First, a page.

Bruno: Unlike Brexit, co-operatives cannot turn their backs on international co-operation. The biggest challenge British co-operatives may face is the risk of their country falling back on itself. The co-operative movement has always been resilient – showing a great capacity for adaptation – which has enabled it to survive social, economic, environmental and financial crises but also reach out beyond geographic borders and political obstacles.
How can ICA members help deliver the United Nations’ Sustainable Development Goals (SDGs)?
Ariel: Sustainable development was invented by co-operatives way before the UN’s 2030 Agenda for Sustainable Development was adopted. It’s part of our DNA. The co-operative model of business is based on ethics, values and principles that put the needs and aspirations of its members above profit maximisation. Through a combination of self-help and empowerment, reinvesting in their communities and concern for the wellbeing of both people and the world, co-operatives nurture a long-term vision for sustainable economic growth, social development and environmental responsibility.
Bruno: The UN explicitly recognises co-operative enterprises as important players within the private sector to achieve the SDGs. This creates a unique opportunity for co-operatives to position themselves as key partners with local, regional, national and global institutions to achieve sustainable development.
Apart from sustainability, what are the greatest global challenges facing the co-operative movement?
Ariel: Its major challenges are peace and security, human rights and humanitarian issues, and international development. We need to inspire consumers, producers and workers around the world to challenge the existing economic status quo and promote a different economy – one that is compatible with the objectives of peace and development that form the basis of all international agreements.
With the Blueprint for a Co-operative Decade coming to a close in 2020, what have you set out to be your priorities in the future?
Ariel: We are working on a strategy for the ICA. Following a survey sent to members in February, the Board analysed the results at the last meeting and mandated Bruno to present a short-term plan based on the survey. This will be discussed at the next Board meeting to be held in June in Alabama and presented to the General Assembly in October. This short-term plan will be the pillar for building the main strategy guiding the co-operative movement after 2020.
ICA: THE FACTS
The co-operative movement brings together over 1 billion people around the world. The United Nations estimated in 1994 that the livelihood of nearly 3 billion people, or half of the world’s population, was made secure by co-operative enterprise. Co-operatives provide over 280 million jobs around the world, 20 per cent more than multinational enterprises. In Brazil, 7.6 million people are members of more than 7,600 cooperatives. In France, 23 million people are members of one or more co-operatives or approximately 38 per cent of the population. 75 per cent of all agricultural producers are members of at least one co-operative, and one in every three people is a member of a co-operative bank. In Kenya, one in five (or 5.9 million people) is a member of a co-operative, and 20 million Kenyans directly or indirectly derive their livelihood from the co-operative movement. In the United States, more than 29,000 co-operatives operate in every sector of the economy, with Americans holding over 350 million co-operative memberships.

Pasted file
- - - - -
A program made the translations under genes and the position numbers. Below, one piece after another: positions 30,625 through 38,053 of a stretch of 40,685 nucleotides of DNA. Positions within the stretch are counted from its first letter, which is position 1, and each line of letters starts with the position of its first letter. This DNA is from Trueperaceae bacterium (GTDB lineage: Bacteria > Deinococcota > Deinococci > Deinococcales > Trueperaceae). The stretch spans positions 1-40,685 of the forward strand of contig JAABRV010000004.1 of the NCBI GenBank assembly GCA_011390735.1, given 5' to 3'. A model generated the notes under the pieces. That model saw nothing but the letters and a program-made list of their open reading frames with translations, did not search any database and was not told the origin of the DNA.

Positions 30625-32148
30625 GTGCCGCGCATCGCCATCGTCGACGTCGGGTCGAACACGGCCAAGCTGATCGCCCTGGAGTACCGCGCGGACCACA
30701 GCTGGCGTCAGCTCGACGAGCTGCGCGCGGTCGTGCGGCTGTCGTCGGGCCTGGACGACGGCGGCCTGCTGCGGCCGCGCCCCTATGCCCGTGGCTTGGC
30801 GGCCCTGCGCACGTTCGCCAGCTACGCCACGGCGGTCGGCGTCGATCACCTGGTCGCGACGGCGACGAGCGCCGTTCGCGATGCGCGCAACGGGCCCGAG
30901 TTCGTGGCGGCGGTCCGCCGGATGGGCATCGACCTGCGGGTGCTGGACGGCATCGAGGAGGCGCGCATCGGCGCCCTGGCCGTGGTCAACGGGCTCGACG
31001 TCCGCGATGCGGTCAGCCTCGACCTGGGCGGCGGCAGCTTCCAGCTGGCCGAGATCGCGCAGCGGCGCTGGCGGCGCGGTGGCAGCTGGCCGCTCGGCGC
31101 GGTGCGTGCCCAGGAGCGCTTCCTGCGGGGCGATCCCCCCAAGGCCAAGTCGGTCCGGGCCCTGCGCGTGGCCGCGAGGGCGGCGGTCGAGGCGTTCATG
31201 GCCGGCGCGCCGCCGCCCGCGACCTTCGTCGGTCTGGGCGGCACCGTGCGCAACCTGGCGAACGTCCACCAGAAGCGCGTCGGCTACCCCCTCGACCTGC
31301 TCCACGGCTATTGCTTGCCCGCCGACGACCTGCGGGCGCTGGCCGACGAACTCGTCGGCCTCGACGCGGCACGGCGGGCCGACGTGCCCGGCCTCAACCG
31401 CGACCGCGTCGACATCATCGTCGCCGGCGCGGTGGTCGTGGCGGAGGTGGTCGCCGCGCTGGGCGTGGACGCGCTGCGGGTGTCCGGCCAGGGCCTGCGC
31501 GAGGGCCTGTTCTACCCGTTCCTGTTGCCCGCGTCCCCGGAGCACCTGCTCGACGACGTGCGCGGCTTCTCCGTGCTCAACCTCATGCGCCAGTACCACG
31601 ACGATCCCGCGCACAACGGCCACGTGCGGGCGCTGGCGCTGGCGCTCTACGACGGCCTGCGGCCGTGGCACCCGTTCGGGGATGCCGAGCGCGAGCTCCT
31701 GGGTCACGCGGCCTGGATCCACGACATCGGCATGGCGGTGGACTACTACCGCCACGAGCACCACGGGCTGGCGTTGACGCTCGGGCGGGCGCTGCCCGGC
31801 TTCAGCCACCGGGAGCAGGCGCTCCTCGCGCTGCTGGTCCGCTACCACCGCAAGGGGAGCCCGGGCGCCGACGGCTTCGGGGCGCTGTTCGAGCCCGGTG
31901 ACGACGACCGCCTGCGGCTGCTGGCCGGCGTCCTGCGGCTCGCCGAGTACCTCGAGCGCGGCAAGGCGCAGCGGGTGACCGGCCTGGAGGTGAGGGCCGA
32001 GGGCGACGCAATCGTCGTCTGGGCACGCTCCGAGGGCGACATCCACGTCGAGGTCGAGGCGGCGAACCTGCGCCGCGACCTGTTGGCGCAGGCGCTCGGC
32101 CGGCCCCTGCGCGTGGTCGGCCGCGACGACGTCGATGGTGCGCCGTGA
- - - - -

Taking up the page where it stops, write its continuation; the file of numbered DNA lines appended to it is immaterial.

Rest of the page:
Want to find out more about Cycle to Work?
What is Cycle to Work?
Cycle to Work is a government scheme that allows you to choose a bike, hire it from your employer for an agreed length of time, then snap it up for a fraction of its original value. Once you and your employer are signed up to the scheme, you get a Letter of Collection (LoC), which allows you to pick up your choice of bike and accessories, such as a helmet.
Where do I get the bike?
Take your LoC to your local Halfords store to redeem it for your bike and accessories up to a maximum value of £1,000 including VAT.
What are the savings?
Your employer will purchase the bike on your behalf, hiring it to you over a set term. You pay them with part of your salary that you won’t pay tax and National Insurance on, known as salary sacrifice
Any small print?
To qualify for the scheme you must meet eligibility criteria and cycling to work must account for at least 50 per cent of the bike’s use. There is no minimum commuting distance and even if you cycle for only part of your journey, it still counts. Employees aren’t automatically entitled to keep the bike at the end of the loan period – but employers can give them the option to buy it for its fair market value.